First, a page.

- At the time of investment, whether the investment the fund makes is included in the fund’s 80% basket and, if so, the basis for including such investment in the fund’s 80% basket, and the value of the fund’s 80% basket, as a percentage of the value of the fund’s assets;
- The fund’s quarterly review of its portfolio investments’ inclusion in the fund’s 80% basket, including whether each investment is included in the fund’s 80% basket and the basis for including such investment in the 80% basket;
- Under normal circumstances, the date any departure from the fund’s 80% Policy was identified, and the reason for the departure;
- Under not-normal circumstances, the date of the departure from the fund’s 80% Policy, the reason for the departure, and the reason why the fund determined that circumstances were other than normal; and
- Notices sent to shareholders under the Rule.
Written records documenting the fund’s compliance must be maintained for a period of not less than six years following the creation of each required record (or, in the case of notices, following the date the notice was sent), the first two years in an easily accessible place.
In a departure from the proposal, the final amendments do not require a fund that does not adopt an 80% Policy to maintain a written record of the fund’s analysis that such a policy is not required.
The amendments to the Rule and the accompanying form amendments will become effective within 60 days after publication in the Federal Register (Effective Date).
The compliance date for larger entities (funds that, together with other investment companies in the same “group of related investment companies” as that term is defined in Rule 0-10 under the 1940 Act, have net assets of $1 billion or more as of the end of the most recent fiscal year) is 24 months after the Effective Date, and the compliance date for smaller entities (fund groups with less than $1 billion in assets) is 30 months after the Effective Date.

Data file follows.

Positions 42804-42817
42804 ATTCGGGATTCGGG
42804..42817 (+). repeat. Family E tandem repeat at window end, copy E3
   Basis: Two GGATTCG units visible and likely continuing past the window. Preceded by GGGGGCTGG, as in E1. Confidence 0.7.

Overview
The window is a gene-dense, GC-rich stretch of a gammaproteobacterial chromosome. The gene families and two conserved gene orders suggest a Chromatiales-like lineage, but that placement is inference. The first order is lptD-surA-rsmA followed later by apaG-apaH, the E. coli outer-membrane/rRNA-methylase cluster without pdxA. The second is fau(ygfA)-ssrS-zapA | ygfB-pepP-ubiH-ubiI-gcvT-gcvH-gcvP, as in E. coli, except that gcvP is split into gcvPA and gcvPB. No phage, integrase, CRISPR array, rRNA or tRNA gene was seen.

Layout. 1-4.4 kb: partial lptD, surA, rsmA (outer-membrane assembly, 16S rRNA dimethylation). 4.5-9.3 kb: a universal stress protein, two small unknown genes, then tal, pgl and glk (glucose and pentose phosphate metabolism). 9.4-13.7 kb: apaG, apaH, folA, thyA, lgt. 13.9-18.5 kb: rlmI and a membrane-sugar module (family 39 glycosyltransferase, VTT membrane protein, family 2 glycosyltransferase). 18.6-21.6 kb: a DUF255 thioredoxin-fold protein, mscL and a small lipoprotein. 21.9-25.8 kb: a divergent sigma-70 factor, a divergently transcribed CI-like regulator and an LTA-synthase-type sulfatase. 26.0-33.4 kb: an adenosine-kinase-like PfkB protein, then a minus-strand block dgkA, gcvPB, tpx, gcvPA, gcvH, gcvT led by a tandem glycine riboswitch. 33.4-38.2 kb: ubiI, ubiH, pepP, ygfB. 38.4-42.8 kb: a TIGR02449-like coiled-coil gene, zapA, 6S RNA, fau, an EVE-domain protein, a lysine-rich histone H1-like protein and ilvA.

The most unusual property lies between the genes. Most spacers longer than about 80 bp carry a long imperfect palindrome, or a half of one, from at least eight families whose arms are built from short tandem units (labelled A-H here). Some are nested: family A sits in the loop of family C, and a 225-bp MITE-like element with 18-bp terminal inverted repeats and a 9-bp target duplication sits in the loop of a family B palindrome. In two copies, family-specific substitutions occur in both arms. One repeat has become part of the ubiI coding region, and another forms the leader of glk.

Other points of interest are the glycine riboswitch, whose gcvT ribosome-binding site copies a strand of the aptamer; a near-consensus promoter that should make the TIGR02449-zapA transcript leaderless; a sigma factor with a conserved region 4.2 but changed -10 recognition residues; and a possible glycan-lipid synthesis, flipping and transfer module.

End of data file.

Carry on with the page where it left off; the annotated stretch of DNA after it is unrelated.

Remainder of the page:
While the compliance dates may seem far off, we believe that there are several aspects of the Rule that merit prompt attention from funds and advisers. For example:
- Funds that do not currently have an 80% Policy may wish to begin to assess whether or not they will need to adopt one.
- Funds that currently have an 80% Policy will need to consider whether their policies will need to change, and what steps need to be taken in order to make such changes.
- Some funds may need to consider whether or not a name or strategy change is necessary.
- In all cases, funds that are required to have 80% Policies will need to consider how they will comply with the new compliance, reporting and recordkeeping requirements.
1 Final Rule, Investment Company Names, Release No. 33-11238, pg. 30 (September 20, 2023) (hereinafter Adopting Release).
4 Adopting Release at 53.
5 Unlisted BDCs include non-traded BDCs and private BDCs.
6 The SEC provided the following example in the adopting release: “[A] US equity fund may invest up to 20% of its assets in stocks of companies domiciled outside of the United States, consistent with the names rule. The fund in this example would not include the foreign stocks in its 80% basket, and therefore these foreign stocks would be in the denominator in the calculation that the fund would use to determine compliance with its 80% investment policy. Any related currency derivative that the fund holds for hedging purposes, therefore, also would be in the denominator. This currency derivative could have a high notional amount, even though it would be reducing, not increasing, the fund’s exposure to risks associated with the fund’s foreign securities. Holding the currency derivative therefore could significantly limit the extent to which the fund could invest outside of its 80% basket…A fund also could decide to leave its foreign-currency-denominated investments unhedged in lieu of breaching its 80% investment policy, increasing risks to the fund and its shareholders.” Adopting Release at 85.